What about Los Angeles. It's instigated a Tax Recovery Program where they're checking tax returns to see if people look like they are running a business. If you run a business for more that 7 days you must pay permit/tax for around $1000. If someone working odd jobs claims income to the IRS - which includes the self-employed/unemployed "honest" person - the city thinks they are owed a tax. It's not just corporations that are being targeted. A parking ticket in LA - usually issued in a poor area will average $60 to $100. Who gets ticketed in those poorer neighborhoods? Calif. is creating a no-win for everyone and its main street is becoming the mean streets.
What is never clear to me after reading these type of articles is whether guys like Tom Gray ever ask themselves, "gee, what happened to the smog that hovered over my city for most of the 80s and 90s and why did it go away?" The answer is simple: regulations. Do guys like Gray think the smog would have gone away on its own? Are some regulations bad? Yes. But some are damn good. And it would probably be a good idea to recognize that fact, particularly for someone whose life in L.A. has been immeasurably improved by the improved air quality in his city.
Not to sound like a broken record, but the poor business climate in California is strictly intentional, as part of an effort to drive Republicans out of the state. Once that is done, the poverty manipulators will not have to deal with any objections as they squeeze the life out of the community. This isn't something that is far off, it is happening now.
And the economic system that is replacing its past successful formula has been shown over and over again not to work. But again, economic success is not the goal of these people.
But, for the sake of argument, let's say that California somehow recovers - a little. All that would mean is that the squeeze would be applied ever more forcefully.
As far as what to do, it would help if the national and much of the local media wasn't firmly behind the efforts to drive the state to ruin, and force Republicans out. There is little chance of that happening since those behind the media in its blindness are firmly entrenched in the ideology of failure, even as it cuts into the bottom line.
What we will see is what we have been seeing, a slow but steady exit from the first world. Democratic politician's pretend efforts at easing that slide are window dressing.
Once you understand the agenda of those in charge, everything that is and has been happening in California makes perfect sense.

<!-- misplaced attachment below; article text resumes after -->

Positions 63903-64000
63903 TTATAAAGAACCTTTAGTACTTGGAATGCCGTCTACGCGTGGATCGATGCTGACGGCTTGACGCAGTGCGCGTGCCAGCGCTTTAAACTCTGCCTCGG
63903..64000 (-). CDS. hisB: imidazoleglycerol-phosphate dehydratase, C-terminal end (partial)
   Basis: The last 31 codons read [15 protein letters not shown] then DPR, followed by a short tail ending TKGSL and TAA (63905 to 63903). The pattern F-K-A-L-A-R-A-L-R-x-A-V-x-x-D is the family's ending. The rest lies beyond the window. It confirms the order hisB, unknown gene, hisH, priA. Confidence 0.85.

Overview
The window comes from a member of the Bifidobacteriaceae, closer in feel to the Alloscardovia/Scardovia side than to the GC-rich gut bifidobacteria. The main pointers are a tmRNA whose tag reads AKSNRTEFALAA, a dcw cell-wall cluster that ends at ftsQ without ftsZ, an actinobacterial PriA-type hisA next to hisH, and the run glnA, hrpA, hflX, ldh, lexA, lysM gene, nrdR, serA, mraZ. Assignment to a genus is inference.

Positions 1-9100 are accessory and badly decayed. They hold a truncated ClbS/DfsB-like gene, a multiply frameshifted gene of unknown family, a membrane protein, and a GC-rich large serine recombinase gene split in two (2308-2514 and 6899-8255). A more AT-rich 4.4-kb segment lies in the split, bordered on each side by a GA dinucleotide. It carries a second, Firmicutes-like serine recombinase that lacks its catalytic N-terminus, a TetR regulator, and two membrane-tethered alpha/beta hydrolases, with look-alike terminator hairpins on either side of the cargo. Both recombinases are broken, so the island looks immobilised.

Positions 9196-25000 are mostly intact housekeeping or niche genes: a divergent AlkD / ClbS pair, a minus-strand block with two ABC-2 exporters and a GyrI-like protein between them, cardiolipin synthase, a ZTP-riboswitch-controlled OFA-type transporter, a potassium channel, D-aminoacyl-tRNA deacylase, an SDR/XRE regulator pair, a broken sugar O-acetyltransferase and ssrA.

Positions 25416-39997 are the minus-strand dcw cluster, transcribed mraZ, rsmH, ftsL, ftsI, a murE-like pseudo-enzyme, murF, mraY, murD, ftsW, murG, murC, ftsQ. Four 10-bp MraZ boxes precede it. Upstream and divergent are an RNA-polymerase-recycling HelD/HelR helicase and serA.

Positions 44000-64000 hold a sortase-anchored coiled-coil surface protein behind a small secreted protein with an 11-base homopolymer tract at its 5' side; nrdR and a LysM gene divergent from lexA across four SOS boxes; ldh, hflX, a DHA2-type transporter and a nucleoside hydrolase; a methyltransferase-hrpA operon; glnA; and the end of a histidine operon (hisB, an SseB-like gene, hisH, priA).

Government is as necessary a part of business, as, in your mind, profit is necessary. They pay out to business, else no progress would occur. Do you want examples? The nineties technology boom in California’s “silicon valley”, the internet, the computer chip, all of the information age was based on the participation of government; they were necessary investment by government. That was me creating economic boom, and, now you banking types have stolen from me.
Twenty thousand protested yesterday and mainstream has began to inform the U.S. people. You are going to be forced to pay what you owe. There are people in the streets, originally a hundred, or so, then a thousand, now tens of thousands. It’s nationwide. You are but keyboard warriors whose paymaster is going to be held accountable, and, as they’re as cowardly as you, they’ll roll.
there are other dynamics at play in CA.
the state is overwhelmed with illegals, primarily Mexicans.
LA RAZA comes not to become Americans but to loot. It is a culture that his highly racist, supremacist... "For the Race everthing, for others nothing" LA RAZA... and loathes literacy.
According to CA A.G. Kamala Harris, nearly half the murders are by MEXICAN GANGS.
There are only eight states with a population greater than Los Angeles, where half of all those employed are illegals using stolen social security numbers. L.A. County pays out $600 million per year in welfare to illegals, and is Mexico's anchor baby program. The L.A. County Mexican tax-free underground economy is calculated to be over $2 billion per year.
As far as CA's big ag biz... it relies on slave labor from Mexico. Nearly one-third of all farm workers end up on social services. CA puts out $20 billion per year in social services to subsidize "cheap" labor illegals.
No one pushes for open borders, amnesty, and NO E-VERIFY more than Feinstein, Boxer and Pelosi! Three of the most corrupt and self-serving politicians in history. Boxer hispandered, as does Obama, for the illegals' votes. Feinstein hires illegals at her S.F. hotel. Pelosi does at her St. Helena, Napa winery...!
The fastest growing political party in American is NOT the teabaggers... it is the MEXICAN FASCIST PARTY of LA RAZA.
BOOK: MEXIFORNIA: The shattering of the American Dream